The most serious thing to say, which is not pleasant but life can be very cruel and we can't run from it because we have to put our own welfare first, which is the healthy selfishness more common called self-preservation or setting healthy boundaries, so it might be the case that your boyfriend is showing the first signs of a serious mental illness. As said, a horrible prospect and something I sincerely hope is not the case but it is something you ought to bear in mind just in case you do have to let go at some point and it might also help you to maintain some objectivity if you're looking out for yourself first, which is the right and proper thing to do.

But I offer that information just as something to consider because, as said above, I don't give advice I simply share my opinions. So finally, for now, I'll just reiterate what I said above about reassuring and validating him in appropriate ways at appropriate times. Which might involve discussing his fear with his family, if they're amenable, and his friends who, if they are not amenable are not his friends. Because if it is a combination of existential angst and profound insecurity, then minimising the attention that the phobia gets without diminishing him in the process - which is a skill to be learnt so you'll need to ask yourself how willing you are to work on this - and both directly bolstering his esteem and confidence and finding ways to help him find his way would also be appropriate if my hunch is correct. But of course I have no idea because this is just education guesswork and I reiterate that this is  just me sharing my opinions, nothing more.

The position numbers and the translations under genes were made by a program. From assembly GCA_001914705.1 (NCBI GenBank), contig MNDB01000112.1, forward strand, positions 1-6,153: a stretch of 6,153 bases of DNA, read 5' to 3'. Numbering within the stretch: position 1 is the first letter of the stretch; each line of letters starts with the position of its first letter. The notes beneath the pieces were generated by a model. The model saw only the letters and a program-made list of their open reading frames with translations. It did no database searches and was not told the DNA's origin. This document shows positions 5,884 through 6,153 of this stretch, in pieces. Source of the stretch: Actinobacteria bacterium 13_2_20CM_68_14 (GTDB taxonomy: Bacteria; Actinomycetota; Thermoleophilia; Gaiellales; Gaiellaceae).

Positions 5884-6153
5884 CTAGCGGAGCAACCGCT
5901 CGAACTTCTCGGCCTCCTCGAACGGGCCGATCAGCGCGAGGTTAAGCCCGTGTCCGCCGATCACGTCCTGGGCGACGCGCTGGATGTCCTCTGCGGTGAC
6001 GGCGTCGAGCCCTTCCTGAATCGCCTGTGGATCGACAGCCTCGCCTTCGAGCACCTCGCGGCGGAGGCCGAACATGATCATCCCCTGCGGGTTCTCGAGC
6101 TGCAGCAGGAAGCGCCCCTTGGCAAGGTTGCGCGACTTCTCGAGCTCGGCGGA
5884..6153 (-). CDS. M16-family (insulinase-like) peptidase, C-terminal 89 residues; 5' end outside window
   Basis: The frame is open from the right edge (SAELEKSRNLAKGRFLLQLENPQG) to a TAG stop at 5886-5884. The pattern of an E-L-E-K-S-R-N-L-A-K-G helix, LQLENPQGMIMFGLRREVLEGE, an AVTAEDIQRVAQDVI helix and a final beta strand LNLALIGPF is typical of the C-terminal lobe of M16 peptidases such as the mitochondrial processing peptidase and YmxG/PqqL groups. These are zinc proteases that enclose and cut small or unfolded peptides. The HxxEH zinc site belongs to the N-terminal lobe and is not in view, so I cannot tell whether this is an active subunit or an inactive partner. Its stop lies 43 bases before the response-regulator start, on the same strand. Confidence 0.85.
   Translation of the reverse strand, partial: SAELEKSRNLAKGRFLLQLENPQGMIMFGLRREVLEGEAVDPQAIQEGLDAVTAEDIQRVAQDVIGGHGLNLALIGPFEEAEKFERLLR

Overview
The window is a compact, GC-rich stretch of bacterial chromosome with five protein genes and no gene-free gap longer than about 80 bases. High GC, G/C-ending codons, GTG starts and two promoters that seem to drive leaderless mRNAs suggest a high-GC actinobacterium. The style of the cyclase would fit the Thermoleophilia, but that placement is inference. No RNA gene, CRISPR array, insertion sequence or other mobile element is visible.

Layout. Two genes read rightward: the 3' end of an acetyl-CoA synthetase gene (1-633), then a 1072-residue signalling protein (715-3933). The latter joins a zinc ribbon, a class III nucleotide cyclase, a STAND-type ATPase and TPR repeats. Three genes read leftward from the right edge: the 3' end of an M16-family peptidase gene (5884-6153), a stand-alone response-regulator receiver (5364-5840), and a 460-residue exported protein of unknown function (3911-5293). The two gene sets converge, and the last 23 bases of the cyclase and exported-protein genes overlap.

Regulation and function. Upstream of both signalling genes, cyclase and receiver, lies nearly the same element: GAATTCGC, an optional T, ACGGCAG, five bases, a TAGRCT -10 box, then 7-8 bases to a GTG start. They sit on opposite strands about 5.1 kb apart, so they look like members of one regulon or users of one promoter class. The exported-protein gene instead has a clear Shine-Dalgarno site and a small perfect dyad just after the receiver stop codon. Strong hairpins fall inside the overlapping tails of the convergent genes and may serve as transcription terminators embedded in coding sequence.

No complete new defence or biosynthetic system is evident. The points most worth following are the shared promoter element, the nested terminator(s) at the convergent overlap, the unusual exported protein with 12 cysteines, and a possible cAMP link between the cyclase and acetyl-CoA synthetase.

I hope this has been at least a little insightful and you don't mind how long it is
To the poster:  the above person is totally absorbed in his studies.  I've been there.  It's called graduate brain.  Things aren't actually that complex, so while it's an interesting post, don't let it scare you and don't think you have to now go to school and study psychology.  It's not really your problem.  Your only problem is how to love your lover, while his is to get over what's bothering him.  Confusing the two will transform you from someone in a relationship to becoming his therapist, which you don't want to do if you want the relationship to survive.
Thanks for you response, and for all of the time you spent! I will be sending you a private message answering your questions.
Thanks Paxiled! It did kind of surprise me, but i really appreciate his willingness to help, like you did! I've talked to him about how we can't always help each other with everything that goes on in our lives (he's very sensitive about helping me when I'm upset, and gets upset when he's not able to), and he's come to an understanding about it. I wont overwhelm him or become his therapist; I value this relationship too much :)
That's a guy thing -- I know that's a terrible stereotype, but being a guy who is getting old, we're just like that -- we think when someone complains they want us to help fix it and usually they just want to vent.  But some things another person can't fix but they can help just by being there and caring.